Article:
Are Chinese NGOs "Going Out"? The Role of Chinese NGOs and GONGOs in Sino-African Relations

Brenner, David. 2012. Are Chinese NGOs "Going Out"? The Role of Chinese NGOs and GONGOs in Sino-African Relations. Journal of Public and International Affairs, 22, pp. 131-152. ISSN 1070-521X [Article]

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Abstract or Description

As Chinese investments on the African continent have grown, many African non-governmental organizations (NGOs) have expressed concern over the negative side effects of China’s expansion on the continent on labor rights, local production, the environment, and local governance. Evidence suggests that Chinese government leadership realizes that it must effectively engage African NGOs in order to continue to advance its busi- ness goals in Africa. For this reason, the Chinese government has organized a variety of official NGO fora to augment the triennial ministerial-level Forum on China-Africa Cooperation (FOCAC) between China and African states. While these fora allow invited African NGOs to discuss issues related to the Millennium Development Goals with Chinese government- organized NGOs (GONGOs), the Chinese government remains reluctant to engage in substantively meaningful dialogue with African NGOs about issues of concern related specifically to Chinese investments in Africa. Instead, the government utilizesGONGOs as a liaison with African NGOs with the aim to man- age and restrict NGO involvement in Sino-African relations. Some GONGOs have, however, managed to distance themselves from the central government and have developed agendas of their own. Be that as it may, such GONGOs remain primarily concerned with promoting China’s image in African countries rather than engaging with politically sensitive aspects of soaring Chinese overseas investments in Africa. Independent Chinese NGOs that promote environmental and social responsibility for Chinese enterprises in Africa do exist, however. At present, though, they remain a rare exception, as the bulk of China’s NGO community lacks the resources, expertise, and networks to engage on issues relevant to Africa, and are preoccupied with China’s own social and environmental problems. Furthermore, despite the Chinese government’s promise to promote NGO involvement in Sino-African relations, it is far from supporting a greater international engagement by supporting independent Chinese NGOs, as it is doing with Chinese firms via its “going out” strategy.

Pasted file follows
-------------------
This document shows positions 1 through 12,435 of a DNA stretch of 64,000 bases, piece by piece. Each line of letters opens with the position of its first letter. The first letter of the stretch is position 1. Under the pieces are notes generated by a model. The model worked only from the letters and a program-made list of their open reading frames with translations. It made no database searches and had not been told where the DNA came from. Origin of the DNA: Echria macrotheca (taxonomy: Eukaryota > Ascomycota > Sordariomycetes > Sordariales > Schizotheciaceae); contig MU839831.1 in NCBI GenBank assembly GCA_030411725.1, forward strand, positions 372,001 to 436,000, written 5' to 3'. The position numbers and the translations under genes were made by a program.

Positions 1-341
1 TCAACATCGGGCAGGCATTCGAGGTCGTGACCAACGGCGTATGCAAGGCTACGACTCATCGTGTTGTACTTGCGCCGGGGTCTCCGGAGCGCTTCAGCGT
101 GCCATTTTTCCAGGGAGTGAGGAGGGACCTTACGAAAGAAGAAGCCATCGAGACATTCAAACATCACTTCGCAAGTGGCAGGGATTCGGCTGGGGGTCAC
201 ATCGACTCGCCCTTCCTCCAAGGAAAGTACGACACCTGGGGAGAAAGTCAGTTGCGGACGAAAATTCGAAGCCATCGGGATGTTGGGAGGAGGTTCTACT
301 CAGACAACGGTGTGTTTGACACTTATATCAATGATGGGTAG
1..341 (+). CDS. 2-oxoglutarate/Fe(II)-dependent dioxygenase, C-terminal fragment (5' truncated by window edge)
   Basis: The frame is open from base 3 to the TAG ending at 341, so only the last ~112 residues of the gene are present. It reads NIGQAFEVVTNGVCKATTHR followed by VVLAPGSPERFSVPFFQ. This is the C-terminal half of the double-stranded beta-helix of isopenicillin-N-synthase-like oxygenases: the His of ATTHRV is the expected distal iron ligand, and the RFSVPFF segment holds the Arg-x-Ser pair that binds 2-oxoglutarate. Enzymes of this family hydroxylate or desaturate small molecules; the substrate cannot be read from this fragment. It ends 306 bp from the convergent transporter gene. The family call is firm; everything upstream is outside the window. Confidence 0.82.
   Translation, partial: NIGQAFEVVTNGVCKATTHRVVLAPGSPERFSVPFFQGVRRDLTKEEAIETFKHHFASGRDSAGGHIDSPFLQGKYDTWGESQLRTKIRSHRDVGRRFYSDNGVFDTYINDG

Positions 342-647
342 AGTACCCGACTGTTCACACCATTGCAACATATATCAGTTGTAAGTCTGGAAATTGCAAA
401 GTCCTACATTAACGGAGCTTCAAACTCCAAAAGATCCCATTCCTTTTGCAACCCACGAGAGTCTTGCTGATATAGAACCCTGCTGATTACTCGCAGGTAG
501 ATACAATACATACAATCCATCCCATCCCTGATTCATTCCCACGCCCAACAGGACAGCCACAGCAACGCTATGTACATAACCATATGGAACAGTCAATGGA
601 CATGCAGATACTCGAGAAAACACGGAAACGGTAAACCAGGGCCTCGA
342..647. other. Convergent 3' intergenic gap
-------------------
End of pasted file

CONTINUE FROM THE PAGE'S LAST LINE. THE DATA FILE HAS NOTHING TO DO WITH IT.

Item Type:

Article

Keywords:

China; Africa; Chinese-African Relations; NGOs; GONGOs; Civil Society

Dates:

DateEvent
January 2012Accepted
2012Published

Item ID:

24740

Date Deposited:

05 Nov 2018 17:17

Last Modified:

29 Apr 2020 16:56

Peer Reviewed:

Yes, this version has been peer-reviewed.

URI:

http://research.gold.ac.uk/id/eprint/24740

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